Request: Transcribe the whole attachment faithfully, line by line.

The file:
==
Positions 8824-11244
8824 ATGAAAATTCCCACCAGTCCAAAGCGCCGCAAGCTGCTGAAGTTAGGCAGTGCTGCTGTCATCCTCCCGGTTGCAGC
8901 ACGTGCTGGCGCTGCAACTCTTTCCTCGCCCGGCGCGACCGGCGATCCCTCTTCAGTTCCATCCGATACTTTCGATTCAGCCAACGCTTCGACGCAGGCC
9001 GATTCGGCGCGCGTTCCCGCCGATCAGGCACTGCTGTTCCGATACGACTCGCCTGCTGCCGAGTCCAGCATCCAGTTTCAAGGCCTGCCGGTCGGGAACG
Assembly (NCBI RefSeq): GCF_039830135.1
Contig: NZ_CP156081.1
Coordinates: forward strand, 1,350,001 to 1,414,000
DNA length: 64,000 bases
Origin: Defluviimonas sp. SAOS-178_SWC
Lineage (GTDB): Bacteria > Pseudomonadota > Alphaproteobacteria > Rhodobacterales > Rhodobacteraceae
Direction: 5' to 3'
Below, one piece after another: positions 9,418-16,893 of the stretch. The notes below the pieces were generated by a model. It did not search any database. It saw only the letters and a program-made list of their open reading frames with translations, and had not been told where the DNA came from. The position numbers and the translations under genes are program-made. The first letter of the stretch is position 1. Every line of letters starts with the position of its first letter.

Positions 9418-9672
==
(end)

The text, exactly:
Positions 8824-11244
8824 ATGAAAATTCCCACCAGTCCAAAGCGCCGCAAGCTGCTGAAGTTAGGCAGTGCTGCTGTCATCCTCCCGGTTGCAGC
8901 ACGTGCTGGCGCTGCAACTCTTTCCTCGCCCGGCGCGACCGGCGATCCCTCTTCAGTTCCATCCGATACTTTCGATTCAGCCAACGCTTCGACGCAGGCC
9001 GATTCGGCGCGCGTTCCCGCCGATCAGGCACTGCTGTTCCGATACGACTCGCCTGCTGCCGAGTCCAGCATCCAGTTTCAAGGCCTGCCGGTCGGGAACG
Assembly (NCBI RefSeq): GCF_039830135.1
Contig: NZ_CP156081.1
Coordinates: forward strand, 1,350,001 to 1,414,000
DNA length: 64,000 bases
Origin: Defluviimonas sp. SAOS-178_SWC
Lineage (GTDB): Bacteria > Pseudomonadota > Alphaproteobacteria > Rhodobacterales > Rhodobacteraceae
Direction: 5' to 3'
Below, one piece after another: positions 9,418-16,893 of the stretch. The notes below the pieces were generated by a model. It did not search any database. It saw only the letters and a program-made list of their open reading frames with translations, and had not been told where the DNA came from. The position numbers and the translations under genes are program-made. The first letter of the stretch is position 1. Every line of letters starts with the position of its first letter.

Positions 9418-9672